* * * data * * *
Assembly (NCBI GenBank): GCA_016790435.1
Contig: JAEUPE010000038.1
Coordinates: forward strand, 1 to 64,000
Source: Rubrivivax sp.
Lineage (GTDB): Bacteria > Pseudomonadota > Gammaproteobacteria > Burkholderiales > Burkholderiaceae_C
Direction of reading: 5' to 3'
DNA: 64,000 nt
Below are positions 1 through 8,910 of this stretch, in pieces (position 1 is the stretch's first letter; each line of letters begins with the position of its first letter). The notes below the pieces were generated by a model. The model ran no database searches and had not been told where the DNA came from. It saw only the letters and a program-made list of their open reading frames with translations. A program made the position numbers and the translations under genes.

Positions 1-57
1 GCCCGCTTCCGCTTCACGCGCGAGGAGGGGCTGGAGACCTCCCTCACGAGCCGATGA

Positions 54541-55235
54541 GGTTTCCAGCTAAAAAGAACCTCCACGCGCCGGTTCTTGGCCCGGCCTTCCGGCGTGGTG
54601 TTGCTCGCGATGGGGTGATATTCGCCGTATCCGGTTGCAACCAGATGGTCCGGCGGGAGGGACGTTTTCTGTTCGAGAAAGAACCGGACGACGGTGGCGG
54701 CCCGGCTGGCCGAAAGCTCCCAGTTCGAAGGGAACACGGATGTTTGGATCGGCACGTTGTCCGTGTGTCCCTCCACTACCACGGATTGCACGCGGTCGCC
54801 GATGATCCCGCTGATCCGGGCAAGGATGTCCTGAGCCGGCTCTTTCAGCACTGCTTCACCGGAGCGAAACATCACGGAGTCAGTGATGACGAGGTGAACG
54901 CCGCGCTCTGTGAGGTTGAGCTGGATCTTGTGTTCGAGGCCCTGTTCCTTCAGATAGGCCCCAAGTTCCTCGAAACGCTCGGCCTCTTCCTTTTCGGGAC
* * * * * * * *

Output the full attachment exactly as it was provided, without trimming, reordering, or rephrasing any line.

Assembly (NCBI GenBank): GCA_016790435.1
Contig: JAEUPE010000038.1
Coordinates: forward strand, 1 to 64,000
Source: Rubrivivax sp.
Lineage (GTDB): Bacteria > Pseudomonadota > Gammaproteobacteria > Burkholderiales > Burkholderiaceae_C
Direction of reading: 5' to 3'
DNA: 64,000 nt
Below are positions 1 through 8,910 of this stretch, in pieces (position 1 is the stretch's first letter; each line of letters begins with the position of its first letter). The notes below the pieces were generated by a model. The model ran no database searches and had not been told where the DNA came from. It saw only the letters and a program-made list of their open reading frames with translations. A program made the position numbers and the translations under genes.

Positions 1-57
1 GCCCGCTTCCGCTTCACGCGCGAGGAGGGGCTGGAGACCTCCCTCACGAGCCGATGA

Positions 54541-55235
54541 GGTTTCCAGCTAAAAAGAACCTCCACGCGCCGGTTCTTGGCCCGGCCTTCCGGCGTGGTG
54601 TTGCTCGCGATGGGGTGATATTCGCCGTATCCGGTTGCAACCAGATGGTCCGGCGGGAGGGACGTTTTCTGTTCGAGAAAGAACCGGACGACGGTGGCGG
54701 CCCGGCTGGCCGAAAGCTCCCAGTTCGAAGGGAACACGGATGTTTGGATCGGCACGTTGTCCGTGTGTCCCTCCACTACCACGGATTGCACGCGGTCGCC
54801 GATGATCCCGCTGATCCGGGCAAGGATGTCCTGAGCCGGCTCTTTCAGCACTGCTTCACCGGAGCGAAACATCACGGAGTCAGTGATGACGAGGTGAACG
54901 CCGCGCTCTGTGAGGTTGAGCTGGATCTTGTGTTCGAGGCCCTGTTCCTTCAGATAGGCCCCAAGTTCCTCGAAACGCTCGGCCTCTTCCTTTTCGGGAC